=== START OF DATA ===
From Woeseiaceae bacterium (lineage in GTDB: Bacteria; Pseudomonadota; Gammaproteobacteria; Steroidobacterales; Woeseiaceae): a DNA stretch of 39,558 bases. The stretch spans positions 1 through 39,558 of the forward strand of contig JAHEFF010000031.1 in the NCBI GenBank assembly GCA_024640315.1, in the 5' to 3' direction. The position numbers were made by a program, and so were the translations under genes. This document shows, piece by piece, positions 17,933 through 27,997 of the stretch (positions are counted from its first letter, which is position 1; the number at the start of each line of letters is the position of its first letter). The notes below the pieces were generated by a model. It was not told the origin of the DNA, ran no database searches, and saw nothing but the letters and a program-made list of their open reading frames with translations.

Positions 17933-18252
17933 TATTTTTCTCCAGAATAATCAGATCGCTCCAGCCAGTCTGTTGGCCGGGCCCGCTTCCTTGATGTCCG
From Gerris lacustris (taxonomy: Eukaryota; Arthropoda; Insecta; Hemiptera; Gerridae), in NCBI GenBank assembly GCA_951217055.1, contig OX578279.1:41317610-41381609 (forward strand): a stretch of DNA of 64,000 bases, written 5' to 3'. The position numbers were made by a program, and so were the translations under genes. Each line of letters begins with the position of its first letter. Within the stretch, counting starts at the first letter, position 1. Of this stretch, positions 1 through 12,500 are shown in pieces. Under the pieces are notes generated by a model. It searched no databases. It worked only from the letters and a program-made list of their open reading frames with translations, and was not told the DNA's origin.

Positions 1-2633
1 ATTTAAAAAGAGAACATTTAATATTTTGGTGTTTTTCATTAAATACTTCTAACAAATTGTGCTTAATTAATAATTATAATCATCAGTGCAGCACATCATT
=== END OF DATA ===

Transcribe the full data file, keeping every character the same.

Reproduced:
From Woeseiaceae bacterium (lineage in GTDB: Bacteria; Pseudomonadota; Gammaproteobacteria; Steroidobacterales; Woeseiaceae): a DNA stretch of 39,558 bases. The stretch spans positions 1 through 39,558 of the forward strand of contig JAHEFF010000031.1 in the NCBI GenBank assembly GCA_024640315.1, in the 5' to 3' direction. The position numbers were made by a program, and so were the translations under genes. This document shows, piece by piece, positions 17,933 through 27,997 of the stretch (positions are counted from its first letter, which is position 1; the number at the start of each line of letters is the position of its first letter). The notes below the pieces were generated by a model. It was not told the origin of the DNA, ran no database searches, and saw nothing but the letters and a program-made list of their open reading frames with translations.

Positions 17933-18252
17933 TATTTTTCTCCAGAATAATCAGATCGCTCCAGCCAGTCTGTTGGCCGGGCCCGCTTCCTTGATGTCCG
From Gerris lacustris (taxonomy: Eukaryota; Arthropoda; Insecta; Hemiptera; Gerridae), in NCBI GenBank assembly GCA_951217055.1, contig OX578279.1:41317610-41381609 (forward strand): a stretch of DNA of 64,000 bases, written 5' to 3'. The position numbers were made by a program, and so were the translations under genes. Each line of letters begins with the position of its first letter. Within the stretch, counting starts at the first letter, position 1. Of this stretch, positions 1 through 12,500 are shown in pieces. Under the pieces are notes generated by a model. It searched no databases. It worked only from the letters and a program-made list of their open reading frames with translations, and was not told the DNA's origin.

Positions 1-2633
1 ATTTAAAAAGAGAACATTTAATATTTTGGTGTTTTTCATTAAATACTTCTAACAAATTGTGCTTAATTAATAATTATAATCATCAGTGCAGCACATCATT